Dr. Alan D. Lytle, the teaching director of the intensive English language program at the University of Arkansas at Little Rock, USA, has a background in second and foreign language education (ESL/EFL, German, and French) as well as 19 years of ESL teaching experience at all levels, in academic-preparation programs, conversation programs, English-for-special-purposes programs, and topic-specific programs.

Community College Concerns

Craig Machado

Community college ESL is a perpetual work in progress. Change has been one of the constants in our mission to meet the diverse needs of adult students learning English. My college, Norwalk Community College (NCC), is a case in point. Once, we were neatly divided (and isolated as well) into a credit-bearing, writing-focused academically oriented ESL track and a noncredit general adult ESL track teaching survival, vocational, and low intermediate-level English. Unlike many states, Connecticut does not give its community colleges funds to teach adult basic ed and ESL, so our noncredit courses have been fee-based since first being offered.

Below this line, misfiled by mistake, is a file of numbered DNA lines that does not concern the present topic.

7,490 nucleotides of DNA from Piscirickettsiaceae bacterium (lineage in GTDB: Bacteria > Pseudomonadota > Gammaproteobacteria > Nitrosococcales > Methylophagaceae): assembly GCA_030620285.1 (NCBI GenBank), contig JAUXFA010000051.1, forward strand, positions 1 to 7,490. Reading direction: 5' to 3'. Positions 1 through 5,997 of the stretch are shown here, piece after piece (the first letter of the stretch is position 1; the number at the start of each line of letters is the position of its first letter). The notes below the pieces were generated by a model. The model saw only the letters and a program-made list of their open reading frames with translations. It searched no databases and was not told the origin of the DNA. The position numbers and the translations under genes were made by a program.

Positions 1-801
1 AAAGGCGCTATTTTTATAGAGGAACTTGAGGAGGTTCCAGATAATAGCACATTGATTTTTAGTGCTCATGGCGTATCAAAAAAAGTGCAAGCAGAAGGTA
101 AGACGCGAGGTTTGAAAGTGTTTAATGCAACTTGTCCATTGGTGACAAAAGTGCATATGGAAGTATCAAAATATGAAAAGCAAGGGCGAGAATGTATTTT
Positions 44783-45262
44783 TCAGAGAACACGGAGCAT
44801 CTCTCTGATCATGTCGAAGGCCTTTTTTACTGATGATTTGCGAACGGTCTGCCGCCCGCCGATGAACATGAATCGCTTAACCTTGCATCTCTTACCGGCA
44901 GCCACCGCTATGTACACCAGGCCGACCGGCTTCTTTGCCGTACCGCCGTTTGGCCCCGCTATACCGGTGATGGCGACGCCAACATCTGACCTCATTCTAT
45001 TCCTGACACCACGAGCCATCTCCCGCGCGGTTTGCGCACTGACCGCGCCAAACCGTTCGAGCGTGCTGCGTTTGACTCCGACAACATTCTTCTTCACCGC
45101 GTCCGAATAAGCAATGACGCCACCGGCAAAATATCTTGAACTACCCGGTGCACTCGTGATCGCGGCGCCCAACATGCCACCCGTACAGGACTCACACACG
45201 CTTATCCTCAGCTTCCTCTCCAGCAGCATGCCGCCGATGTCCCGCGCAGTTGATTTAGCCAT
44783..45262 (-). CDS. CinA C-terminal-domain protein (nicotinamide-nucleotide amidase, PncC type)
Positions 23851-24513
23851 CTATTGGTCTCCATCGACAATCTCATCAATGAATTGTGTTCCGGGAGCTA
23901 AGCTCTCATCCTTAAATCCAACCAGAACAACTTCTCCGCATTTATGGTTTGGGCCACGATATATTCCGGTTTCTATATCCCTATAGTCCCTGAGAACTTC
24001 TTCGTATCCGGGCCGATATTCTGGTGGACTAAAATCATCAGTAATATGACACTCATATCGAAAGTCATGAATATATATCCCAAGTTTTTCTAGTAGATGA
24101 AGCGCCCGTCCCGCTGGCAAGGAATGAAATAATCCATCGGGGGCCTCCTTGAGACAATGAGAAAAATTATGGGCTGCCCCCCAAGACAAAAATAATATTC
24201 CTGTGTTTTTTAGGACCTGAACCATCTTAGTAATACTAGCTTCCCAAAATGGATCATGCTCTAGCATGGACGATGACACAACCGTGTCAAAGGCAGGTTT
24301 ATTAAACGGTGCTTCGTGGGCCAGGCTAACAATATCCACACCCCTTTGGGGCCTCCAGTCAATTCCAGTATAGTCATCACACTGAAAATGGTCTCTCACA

Since 2006 and under a new administration with a vision for NCC to be “one college,” instead of the inevitable fiefdoms that grow in most academic institutions, ESL became one division headed by the former director of the credit program, assisted by a noncredit coordinator. Over time this has meant commingling planning, resources, teachers, nonteaching personnel, and curriculum. In addition, our student population has grown more diverse and includes immigrants (documented and not), international students, au pairs, high school grads, and tourists. The sputtering economy and the fact that current state law requires charging much higher nonresident tuition have made us think seriously about how to keep our ESL students in school and progressing toward their goals. We have begun to offer some of our credit ESL classes as noncredit options, blending 12 credit and 12 noncredit students into one class taught by the credit instructor. For example, a student taking a 3 credit ESL grammar class pays $427 in resident tuition; nonresident tuition for the same credit class would be over $1000! The non-credit option costs $329, a much more manageable amount for students with limited resources.